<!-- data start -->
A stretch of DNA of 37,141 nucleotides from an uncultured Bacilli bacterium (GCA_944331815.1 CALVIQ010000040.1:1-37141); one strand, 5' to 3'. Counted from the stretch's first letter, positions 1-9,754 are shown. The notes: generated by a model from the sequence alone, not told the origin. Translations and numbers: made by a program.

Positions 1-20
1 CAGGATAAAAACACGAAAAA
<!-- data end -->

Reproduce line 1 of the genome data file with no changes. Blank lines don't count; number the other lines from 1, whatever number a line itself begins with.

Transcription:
A stretch of DNA of 37,141 nucleotides from an uncultured Bacilli bacterium (GCA_944331815.1 CALVIQ010000040.1:1-37141); one strand, 5' to 3'. Counted from the stretch's first letter, positions 1-9,754 are shown. The notes: generated by a model from the sequence alone, not told the origin. Translations and numbers: made by a program.